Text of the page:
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Godsticks - 2015 - "Emergence"

(50:31, ‘Godsticks’)


1. Below the Belt 6:21
2. Ruin 4:00
3. Much Sinister 4:30
4. Exit Stage Right 5:45
5. All That Remains 4:38
6. Hopeless Situation 4:30
7. One Percent 6:30
8. Emergence 6:11
9. Leave or Be Left 1:06
10. Lack of Scrutiny 7:00


Darran Charles – vocals; guitars; keyboards
Steve Roberts – drums; keyboards
Dan Nelson – bass 
Jessica Moncrieff – violin 
Triona Milna – viola 
Rory Simmons – trumpet 
Barnaby Dickinson – trombone 
Moray MacDonald – keyboards 
Bruce Soord – vocals 
Rick Musallam – vocals 
Kaysha Louvain – vocals 

Prolusion. The UK trio GODSTICKS has been around for more than a decade, initially starting out as a cover band back in 2006, and then from 2008 and onward focusing on creating and releasing their own original material. "Emergence" is their third and most recent studio album, self-released by the band in 2015.

Analysis. Godsticks is still what many would describe as a new band in progressive rock circles, despite sticking around for a good decade by now. A band that, in my book, is fairly high up on the list of bands too many people overlook in this day and age with endless choices of what music to spend time to listen to. This is a quality band (which is proven over three studio albums by now) that does deserve more recognition than what they have received so far. In terms of placement in the progressive rock universe, Godsticks as of 2015 resides firmly in the harder edged part of it, and one bordering on hard rock and even metal at times. As such, this is a band that should have a good reach also outside of progressive rock circles, especially as they tend to shy away from the more overt aspects of progressive rock and have a stronger tendency to be complex in a more subtle manner. Their material will by and large alternate between a small handful of arrangements that flow seamlessly into each other. On the most extreme side are majestic, massive guitar riffs with a progressive metal intent, on the other extreme we find wandering, gentle, light toned guitar textures with more of a melancholic timbre to them. In between, and also the dominant aspects of this production, we have firm, hard mid toned and light toned guitar riffs and darker toned heavier guitar riffs. The rhythms are steady and subtly sophisticated, and the greater majority of the songs also feature quality, melody and harmony-oriented lead vocals, occasionally with backing vocals emphasizing the harmony-oriented nature of the songs. As with other progressive rock threesomes, Godsticks tends to feature some nice, quirky guitar details here and there, and are skilled in creating material that maintains a strong tension throughout. In many ways this band makes me think of King's X, as there are similarities at hand here beyond both bands consisting of three members: the quality lead vocals for starters. But where King's X, at least initially, had more of a tendency to create melancholic material and often featuring details referencing back to the ‘70s and even The Beatles, Godsticks’ universe is a darker one, going from melancholic to ominous in mood and presence and fairly often with a slight touch of grunge finding its way into the darker toned passages of their material. That being said, on All That Remains, which I find to be the best track here, the band does showcase that they fare well also when exploring landscapes of a much gentler nature altogether.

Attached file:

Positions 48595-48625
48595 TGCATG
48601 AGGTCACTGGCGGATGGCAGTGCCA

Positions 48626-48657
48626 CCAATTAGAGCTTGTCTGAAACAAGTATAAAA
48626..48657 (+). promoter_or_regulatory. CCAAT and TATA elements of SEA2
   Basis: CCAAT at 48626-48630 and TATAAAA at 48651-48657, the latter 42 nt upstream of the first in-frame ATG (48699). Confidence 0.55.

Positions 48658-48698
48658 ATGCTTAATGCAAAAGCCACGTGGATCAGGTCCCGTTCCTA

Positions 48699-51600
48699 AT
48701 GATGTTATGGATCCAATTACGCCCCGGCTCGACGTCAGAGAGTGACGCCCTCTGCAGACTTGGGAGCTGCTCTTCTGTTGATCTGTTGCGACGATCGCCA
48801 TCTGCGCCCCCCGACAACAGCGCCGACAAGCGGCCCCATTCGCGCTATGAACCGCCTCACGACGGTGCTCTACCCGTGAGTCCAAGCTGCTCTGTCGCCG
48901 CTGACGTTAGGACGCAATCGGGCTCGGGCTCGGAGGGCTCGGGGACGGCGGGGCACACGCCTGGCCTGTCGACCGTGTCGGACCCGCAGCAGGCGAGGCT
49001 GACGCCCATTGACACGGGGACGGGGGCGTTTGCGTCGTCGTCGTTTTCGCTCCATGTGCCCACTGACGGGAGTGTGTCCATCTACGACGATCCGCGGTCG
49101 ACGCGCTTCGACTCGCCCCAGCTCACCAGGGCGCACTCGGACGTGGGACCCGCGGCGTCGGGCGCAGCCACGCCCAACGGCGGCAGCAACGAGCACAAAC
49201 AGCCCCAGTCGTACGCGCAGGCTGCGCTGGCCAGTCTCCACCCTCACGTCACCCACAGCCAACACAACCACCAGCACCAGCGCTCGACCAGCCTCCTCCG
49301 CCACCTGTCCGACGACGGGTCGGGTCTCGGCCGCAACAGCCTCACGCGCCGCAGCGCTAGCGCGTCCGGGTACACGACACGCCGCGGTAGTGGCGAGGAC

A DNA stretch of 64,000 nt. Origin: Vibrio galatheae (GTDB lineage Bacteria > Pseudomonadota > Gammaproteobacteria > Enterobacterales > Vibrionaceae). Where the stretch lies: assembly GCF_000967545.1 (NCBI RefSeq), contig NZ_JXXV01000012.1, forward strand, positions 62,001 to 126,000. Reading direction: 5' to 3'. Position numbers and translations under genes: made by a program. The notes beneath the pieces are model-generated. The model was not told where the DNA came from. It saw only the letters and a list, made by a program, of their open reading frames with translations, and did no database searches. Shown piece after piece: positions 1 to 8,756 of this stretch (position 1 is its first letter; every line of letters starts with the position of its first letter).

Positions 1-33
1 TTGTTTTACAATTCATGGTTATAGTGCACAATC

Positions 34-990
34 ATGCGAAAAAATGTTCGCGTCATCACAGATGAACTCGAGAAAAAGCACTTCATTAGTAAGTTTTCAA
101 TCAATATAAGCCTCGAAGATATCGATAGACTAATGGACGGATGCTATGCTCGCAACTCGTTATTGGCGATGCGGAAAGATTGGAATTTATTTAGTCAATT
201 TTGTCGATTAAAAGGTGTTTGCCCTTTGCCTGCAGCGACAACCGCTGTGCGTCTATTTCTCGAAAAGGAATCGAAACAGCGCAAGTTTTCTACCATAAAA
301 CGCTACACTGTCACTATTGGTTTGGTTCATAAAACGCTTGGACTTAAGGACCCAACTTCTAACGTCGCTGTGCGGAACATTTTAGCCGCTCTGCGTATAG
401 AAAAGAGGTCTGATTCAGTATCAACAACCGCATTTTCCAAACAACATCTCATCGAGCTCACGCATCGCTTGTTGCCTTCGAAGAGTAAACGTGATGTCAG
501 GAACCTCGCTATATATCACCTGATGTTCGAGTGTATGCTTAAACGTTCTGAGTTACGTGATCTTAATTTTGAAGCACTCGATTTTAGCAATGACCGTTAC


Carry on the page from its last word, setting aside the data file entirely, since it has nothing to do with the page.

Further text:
Conclusion. Those who tend to enjoy progressive rock featuring elements from hard rock, metal and, arguably, grunge as well, should find Godsticks' 2015 album "Emergence" to be one that merits an inspection. Otherwise this is a band I'd recommend any fan of King's X to get familiar with. Godsticks may be different in overall sound and atmosphere, but they do have a rather similar approach, even if the ingredients may well be from a somewhat different source. "Emergence" is a quality album that warrants a check.

OMB=Olav M Bjornsen: June 8, 2017
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